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The Nawayath (also spelled as Navayath and Nawayat) are an Indian community and a subgroup of Konkani Muslims. They have also been called Nait, Naiti and Naita.

The Indian historian Omar Khalidi says they are one of three groups of Indian Muslims who have used the Nawayath name. These groups have common origins in the Arabian Peninsula and the Yamen and Persian Gulf regions, where they were mariners and merchants. One group is based mainly in Bhatkal, Tonse, Malpe, Shiroor, Gangolli, Sagar, Kumta, Kandlur and Murdeshwar villages in Karnataka, while another is found in Chennai around Royapettah who have moved from Meenambur, a small village located between Gingee and Villupuram in Villupuram District in the State of Tamil Nadu. The third group are generally known today as Konkani Muslims, after the region in which they live.[1]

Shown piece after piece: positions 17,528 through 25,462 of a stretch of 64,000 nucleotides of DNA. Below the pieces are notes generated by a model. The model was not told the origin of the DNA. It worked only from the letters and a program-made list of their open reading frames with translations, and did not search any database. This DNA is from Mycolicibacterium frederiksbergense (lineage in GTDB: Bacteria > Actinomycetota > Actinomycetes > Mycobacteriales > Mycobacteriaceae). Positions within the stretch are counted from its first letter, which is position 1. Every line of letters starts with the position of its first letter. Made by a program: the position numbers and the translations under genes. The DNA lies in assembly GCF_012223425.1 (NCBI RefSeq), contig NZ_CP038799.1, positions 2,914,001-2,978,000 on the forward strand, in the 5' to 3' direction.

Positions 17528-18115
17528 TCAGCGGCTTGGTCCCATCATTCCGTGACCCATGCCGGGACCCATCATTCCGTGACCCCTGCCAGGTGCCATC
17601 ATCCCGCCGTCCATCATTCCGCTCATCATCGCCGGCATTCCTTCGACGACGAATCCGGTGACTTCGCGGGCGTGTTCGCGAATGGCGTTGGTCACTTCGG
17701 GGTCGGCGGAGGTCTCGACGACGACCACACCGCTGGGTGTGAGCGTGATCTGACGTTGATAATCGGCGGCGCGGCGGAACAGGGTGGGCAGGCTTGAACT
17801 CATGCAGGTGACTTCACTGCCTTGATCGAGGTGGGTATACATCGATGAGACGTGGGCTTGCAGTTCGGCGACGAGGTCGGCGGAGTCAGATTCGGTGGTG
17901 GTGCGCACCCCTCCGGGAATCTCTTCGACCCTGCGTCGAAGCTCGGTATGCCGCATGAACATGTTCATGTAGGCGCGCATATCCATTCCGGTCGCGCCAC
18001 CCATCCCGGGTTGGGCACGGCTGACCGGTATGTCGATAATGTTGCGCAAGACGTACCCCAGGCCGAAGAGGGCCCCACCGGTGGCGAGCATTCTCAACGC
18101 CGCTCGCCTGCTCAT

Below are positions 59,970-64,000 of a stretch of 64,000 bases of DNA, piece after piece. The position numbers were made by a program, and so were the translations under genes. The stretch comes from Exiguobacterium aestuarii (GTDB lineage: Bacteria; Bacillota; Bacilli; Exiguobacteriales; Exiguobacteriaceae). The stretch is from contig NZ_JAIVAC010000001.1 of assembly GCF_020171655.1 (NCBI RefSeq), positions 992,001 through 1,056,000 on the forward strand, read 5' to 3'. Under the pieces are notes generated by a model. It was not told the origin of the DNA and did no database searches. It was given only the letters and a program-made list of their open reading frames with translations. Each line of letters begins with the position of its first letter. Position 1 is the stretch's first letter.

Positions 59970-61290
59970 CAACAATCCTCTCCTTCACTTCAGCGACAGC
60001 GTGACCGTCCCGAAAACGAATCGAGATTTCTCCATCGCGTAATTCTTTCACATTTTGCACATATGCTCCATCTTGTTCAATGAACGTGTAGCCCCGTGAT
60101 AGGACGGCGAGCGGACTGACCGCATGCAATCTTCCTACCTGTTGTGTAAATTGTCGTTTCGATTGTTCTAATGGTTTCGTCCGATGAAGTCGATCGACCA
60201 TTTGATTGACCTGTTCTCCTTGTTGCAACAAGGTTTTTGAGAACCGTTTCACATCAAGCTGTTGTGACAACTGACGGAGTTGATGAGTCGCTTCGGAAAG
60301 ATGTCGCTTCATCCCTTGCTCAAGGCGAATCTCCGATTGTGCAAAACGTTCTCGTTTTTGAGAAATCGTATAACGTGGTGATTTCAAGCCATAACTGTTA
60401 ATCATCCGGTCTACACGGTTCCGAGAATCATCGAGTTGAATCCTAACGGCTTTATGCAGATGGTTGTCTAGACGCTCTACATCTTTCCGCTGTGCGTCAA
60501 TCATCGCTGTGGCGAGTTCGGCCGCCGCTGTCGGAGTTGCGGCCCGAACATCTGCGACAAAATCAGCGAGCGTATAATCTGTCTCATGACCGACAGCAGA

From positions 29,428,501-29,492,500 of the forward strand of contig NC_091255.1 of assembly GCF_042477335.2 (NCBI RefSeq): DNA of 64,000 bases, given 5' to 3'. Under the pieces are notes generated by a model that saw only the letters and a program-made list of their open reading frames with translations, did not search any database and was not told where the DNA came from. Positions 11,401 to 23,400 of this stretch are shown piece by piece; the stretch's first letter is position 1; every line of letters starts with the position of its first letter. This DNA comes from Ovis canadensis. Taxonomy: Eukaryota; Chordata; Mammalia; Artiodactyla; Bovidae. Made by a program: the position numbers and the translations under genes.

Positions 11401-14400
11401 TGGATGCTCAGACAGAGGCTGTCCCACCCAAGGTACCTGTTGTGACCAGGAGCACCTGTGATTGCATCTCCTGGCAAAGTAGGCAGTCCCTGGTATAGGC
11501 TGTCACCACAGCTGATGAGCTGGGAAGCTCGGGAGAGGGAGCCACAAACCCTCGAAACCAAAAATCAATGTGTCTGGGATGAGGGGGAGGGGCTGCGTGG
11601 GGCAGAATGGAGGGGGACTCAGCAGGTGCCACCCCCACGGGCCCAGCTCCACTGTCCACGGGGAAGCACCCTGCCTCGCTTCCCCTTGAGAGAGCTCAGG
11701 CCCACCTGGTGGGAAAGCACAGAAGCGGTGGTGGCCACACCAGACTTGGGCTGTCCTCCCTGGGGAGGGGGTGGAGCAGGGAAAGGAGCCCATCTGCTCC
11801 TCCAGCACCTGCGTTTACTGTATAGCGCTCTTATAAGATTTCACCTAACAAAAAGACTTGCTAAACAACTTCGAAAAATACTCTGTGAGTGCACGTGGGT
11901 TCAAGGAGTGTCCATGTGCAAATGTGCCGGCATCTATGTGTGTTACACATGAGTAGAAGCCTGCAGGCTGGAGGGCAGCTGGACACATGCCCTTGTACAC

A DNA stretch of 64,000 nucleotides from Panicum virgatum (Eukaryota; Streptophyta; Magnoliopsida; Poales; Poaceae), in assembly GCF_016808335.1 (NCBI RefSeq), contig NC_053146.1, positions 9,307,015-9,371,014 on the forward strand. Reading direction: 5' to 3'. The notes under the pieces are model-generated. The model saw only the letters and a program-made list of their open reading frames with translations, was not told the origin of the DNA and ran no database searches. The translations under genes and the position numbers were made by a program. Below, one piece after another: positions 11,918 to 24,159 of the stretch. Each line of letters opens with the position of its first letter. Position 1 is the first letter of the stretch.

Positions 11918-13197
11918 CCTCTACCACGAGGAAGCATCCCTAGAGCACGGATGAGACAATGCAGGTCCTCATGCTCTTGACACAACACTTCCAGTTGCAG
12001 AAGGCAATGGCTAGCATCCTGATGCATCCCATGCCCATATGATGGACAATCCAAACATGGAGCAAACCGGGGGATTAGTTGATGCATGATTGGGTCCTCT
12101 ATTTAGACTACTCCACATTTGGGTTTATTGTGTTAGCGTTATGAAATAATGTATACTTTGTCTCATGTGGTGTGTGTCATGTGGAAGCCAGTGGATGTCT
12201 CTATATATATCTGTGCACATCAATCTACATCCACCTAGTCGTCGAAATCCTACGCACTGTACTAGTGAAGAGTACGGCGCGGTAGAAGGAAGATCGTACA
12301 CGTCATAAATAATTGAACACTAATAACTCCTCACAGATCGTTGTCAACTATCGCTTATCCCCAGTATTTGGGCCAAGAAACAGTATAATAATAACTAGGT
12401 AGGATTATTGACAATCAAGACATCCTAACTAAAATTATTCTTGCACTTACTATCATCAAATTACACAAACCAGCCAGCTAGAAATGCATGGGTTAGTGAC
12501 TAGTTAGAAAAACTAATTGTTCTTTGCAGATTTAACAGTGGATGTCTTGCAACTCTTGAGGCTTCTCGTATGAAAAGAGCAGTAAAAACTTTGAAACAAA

History

Nawayats are migrants predominantly from Yamen and Persia, who married into another trading community of India, the Jains who had been converted to Islam more than 1,000 years ago.[2][3] With this a new caste system emerged, as the Nawayats marry within the community.[4]

References

  1. ^ Khalidi, Omar (2006). Muslims in the Deccan: A Historical Survey. New Delhi: Global Media Publications. pp. 17–18.
  2. ^ "Don't hold a few bad apples against us, says Bhatkal". Business Standard. Retrieved 27 December 2017.
  3. ^ "How prosperous Bhatkal town earned terror tag". The Times of India. 30 August 2013. Retrieved 27 December 2017.
  4. ^ "Indians rarely married outside after caste system came into being". The New Indian Express. 19 August 2013. Retrieved 27 December 2017.